The Regulation bites hard on the use of consent and legitimate interest, and misuse of data when relying on them would again carry the higher penalty. Most organisations that rely on consent or legitimate interest are outside the public sector, who rely more on legal obligations and powers. Indeed, the Regulation even allows for the public sector to be excluded from monetary penalties altogether if a member state wishes it. Nevertheless, since they got the power to issue them, only 24% of the ICO’s civil monetary penalties have been served on organisations outside the public sector (2 for charities and 12 for private sector).

I doubt the ICO is ready for what the Regulation demands, and what data subjects will naturally expect from such a deliberate attempt to shape the enforcement of privacy rights. The penalties are too low. The dwindling amount of DP enforcement is based almost exclusively on self-reported security breaches. While the Regulation might feed a few private sector cases onto the conveyor belt by way of mandatory reporting of security breaches, it will do nothing for the ICO’s ability to identify suitable cases for anything else. Few ICO CMPs spring from data subject complaints, and anyone who has ever tried to alert Wilmslow to an ongoing breach when they are not directly affected knows how painful a process that can be. The ICO has not enforced on most of the principles.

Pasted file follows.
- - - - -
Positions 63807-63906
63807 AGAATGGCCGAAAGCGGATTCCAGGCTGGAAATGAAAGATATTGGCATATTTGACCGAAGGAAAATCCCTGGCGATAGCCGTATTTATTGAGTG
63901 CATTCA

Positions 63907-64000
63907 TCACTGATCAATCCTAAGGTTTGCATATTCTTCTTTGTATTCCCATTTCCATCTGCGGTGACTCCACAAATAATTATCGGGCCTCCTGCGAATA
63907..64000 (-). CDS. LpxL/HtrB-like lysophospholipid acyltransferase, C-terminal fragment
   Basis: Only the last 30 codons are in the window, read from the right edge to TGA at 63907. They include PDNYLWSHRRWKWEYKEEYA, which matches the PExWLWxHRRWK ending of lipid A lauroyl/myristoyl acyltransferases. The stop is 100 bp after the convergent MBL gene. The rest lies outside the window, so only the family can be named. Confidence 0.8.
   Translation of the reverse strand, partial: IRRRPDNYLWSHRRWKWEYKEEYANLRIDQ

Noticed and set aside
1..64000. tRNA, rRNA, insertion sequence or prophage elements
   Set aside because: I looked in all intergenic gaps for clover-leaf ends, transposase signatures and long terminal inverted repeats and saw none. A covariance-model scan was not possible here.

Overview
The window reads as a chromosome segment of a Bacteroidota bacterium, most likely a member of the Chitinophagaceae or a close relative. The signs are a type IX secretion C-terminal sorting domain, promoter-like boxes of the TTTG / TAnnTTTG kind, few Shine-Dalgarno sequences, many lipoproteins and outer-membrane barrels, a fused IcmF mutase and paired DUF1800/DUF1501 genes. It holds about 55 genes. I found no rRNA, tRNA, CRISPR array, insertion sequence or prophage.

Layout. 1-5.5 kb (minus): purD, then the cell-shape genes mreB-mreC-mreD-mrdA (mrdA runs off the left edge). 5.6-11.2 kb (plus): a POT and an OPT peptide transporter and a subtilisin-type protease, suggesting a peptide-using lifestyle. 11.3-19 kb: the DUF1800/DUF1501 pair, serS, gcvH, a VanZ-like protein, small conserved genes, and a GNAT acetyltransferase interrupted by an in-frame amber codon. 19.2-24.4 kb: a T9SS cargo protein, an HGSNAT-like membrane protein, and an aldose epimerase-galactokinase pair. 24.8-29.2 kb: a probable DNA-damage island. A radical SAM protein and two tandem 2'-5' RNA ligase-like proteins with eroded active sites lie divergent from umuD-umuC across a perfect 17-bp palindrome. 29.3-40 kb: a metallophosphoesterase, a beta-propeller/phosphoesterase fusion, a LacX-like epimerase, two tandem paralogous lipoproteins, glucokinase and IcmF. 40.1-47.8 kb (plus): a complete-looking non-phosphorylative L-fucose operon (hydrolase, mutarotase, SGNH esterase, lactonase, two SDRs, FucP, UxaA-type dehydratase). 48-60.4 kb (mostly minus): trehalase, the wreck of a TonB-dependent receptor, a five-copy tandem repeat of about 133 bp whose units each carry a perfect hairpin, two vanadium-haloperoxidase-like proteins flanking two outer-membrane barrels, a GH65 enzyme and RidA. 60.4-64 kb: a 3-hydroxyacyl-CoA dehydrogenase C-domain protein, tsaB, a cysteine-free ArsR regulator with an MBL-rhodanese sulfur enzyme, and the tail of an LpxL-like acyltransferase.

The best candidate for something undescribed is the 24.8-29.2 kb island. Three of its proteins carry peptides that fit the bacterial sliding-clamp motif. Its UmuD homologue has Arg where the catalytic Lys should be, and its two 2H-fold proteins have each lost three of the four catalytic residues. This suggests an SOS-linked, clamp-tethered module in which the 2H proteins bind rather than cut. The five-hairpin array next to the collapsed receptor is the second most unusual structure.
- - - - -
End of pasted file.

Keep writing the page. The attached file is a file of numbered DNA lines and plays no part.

It’s been my habit whenever talking about the Regulation to people I’m working for to emphasise the period we’re about to enter. There are two years before the Regulation comes into force; two years to get ready, to look at practice and procedure, two years to tighten up. The need to adapt to the future goes double for the Information Commissioner’s Office. Instead of canoodling with stakeholders and issuing wishy-washy guidance, wringing its hands and promising to be an ‘enabler’, the ICO should take a long hard look in the mirror. Its job is to enforce the law; everything else is an optional extra. It’s wise to assume that the wish for total DP harmonisation will probably be a pipe dream; it’s equally obvious that the Regulation will allow for much easier comparisons between EU member states, and the ICO’s lightest of light touches will be found wanting.